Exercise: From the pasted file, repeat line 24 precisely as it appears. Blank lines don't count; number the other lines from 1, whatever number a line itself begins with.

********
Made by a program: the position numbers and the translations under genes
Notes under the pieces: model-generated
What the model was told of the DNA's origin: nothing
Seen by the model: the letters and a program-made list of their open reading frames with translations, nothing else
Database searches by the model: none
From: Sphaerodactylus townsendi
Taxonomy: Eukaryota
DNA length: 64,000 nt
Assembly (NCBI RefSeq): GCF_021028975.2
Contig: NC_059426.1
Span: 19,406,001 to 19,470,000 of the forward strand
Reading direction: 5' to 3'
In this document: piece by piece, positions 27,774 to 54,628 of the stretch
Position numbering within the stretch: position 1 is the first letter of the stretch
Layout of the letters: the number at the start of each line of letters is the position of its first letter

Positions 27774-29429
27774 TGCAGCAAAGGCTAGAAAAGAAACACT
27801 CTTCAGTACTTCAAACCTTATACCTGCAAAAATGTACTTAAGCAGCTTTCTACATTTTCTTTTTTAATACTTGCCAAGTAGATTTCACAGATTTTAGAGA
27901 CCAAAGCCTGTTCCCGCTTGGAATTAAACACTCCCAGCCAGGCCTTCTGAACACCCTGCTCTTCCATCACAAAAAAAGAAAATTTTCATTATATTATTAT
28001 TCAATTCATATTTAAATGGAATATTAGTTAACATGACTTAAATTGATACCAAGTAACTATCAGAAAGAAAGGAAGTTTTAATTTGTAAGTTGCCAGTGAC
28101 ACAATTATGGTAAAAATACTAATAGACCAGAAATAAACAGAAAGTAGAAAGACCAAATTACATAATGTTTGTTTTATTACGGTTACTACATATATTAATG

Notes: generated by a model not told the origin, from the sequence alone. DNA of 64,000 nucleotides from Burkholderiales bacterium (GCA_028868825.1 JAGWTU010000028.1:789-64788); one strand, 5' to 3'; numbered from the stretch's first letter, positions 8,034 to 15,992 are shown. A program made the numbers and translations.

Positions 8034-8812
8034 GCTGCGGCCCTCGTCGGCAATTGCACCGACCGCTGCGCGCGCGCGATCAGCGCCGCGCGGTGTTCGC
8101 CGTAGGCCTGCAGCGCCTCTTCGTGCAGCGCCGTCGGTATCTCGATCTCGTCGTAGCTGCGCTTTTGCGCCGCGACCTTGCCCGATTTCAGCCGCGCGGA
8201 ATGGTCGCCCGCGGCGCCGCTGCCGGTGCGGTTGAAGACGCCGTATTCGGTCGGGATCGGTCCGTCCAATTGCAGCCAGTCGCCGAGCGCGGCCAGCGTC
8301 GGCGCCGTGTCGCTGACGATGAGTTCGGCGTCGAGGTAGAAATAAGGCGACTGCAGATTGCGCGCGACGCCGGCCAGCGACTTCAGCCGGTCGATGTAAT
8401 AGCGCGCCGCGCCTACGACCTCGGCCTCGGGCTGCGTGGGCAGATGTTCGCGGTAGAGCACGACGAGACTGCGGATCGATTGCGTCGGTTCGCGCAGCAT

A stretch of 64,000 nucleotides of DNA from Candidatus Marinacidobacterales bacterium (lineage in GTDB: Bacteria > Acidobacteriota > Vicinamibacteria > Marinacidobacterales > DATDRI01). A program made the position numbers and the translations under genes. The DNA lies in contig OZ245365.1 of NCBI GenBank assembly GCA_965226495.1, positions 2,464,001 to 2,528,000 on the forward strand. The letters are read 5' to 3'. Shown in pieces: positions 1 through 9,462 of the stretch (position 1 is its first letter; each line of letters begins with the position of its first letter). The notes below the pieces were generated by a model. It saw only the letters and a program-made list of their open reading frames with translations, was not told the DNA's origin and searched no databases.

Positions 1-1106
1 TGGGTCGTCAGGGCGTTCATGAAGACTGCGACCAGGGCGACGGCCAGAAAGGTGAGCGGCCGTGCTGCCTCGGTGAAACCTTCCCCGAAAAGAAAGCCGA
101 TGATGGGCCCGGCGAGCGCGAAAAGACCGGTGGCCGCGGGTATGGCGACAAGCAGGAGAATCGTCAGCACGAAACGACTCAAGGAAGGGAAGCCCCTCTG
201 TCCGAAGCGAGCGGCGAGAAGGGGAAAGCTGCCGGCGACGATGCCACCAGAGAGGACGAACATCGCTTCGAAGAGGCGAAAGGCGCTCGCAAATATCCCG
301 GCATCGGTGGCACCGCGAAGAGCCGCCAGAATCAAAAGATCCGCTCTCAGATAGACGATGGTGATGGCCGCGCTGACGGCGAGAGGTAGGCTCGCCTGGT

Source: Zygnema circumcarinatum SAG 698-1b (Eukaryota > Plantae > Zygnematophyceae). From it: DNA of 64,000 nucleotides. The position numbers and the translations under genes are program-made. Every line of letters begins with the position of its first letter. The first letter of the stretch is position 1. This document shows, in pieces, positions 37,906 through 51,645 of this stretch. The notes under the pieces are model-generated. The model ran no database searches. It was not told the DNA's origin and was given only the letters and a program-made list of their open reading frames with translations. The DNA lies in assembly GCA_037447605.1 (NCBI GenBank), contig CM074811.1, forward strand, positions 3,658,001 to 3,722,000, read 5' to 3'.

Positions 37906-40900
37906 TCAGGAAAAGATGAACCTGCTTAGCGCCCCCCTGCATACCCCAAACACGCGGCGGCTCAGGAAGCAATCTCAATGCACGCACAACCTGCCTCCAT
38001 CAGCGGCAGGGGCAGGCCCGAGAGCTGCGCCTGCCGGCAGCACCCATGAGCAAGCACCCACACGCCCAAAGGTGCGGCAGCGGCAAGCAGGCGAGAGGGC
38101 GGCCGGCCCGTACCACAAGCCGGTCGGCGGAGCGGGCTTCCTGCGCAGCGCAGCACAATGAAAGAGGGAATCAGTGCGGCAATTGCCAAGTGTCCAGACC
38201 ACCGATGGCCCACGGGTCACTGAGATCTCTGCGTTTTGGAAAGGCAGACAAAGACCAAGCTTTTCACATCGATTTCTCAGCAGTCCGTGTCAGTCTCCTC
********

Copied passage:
8034 GCTGCGGCCCTCGTCGGCAATTGCACCGACCGCTGCGCGCGCGCGATCAGCGCCGCGCGGTGTTCGC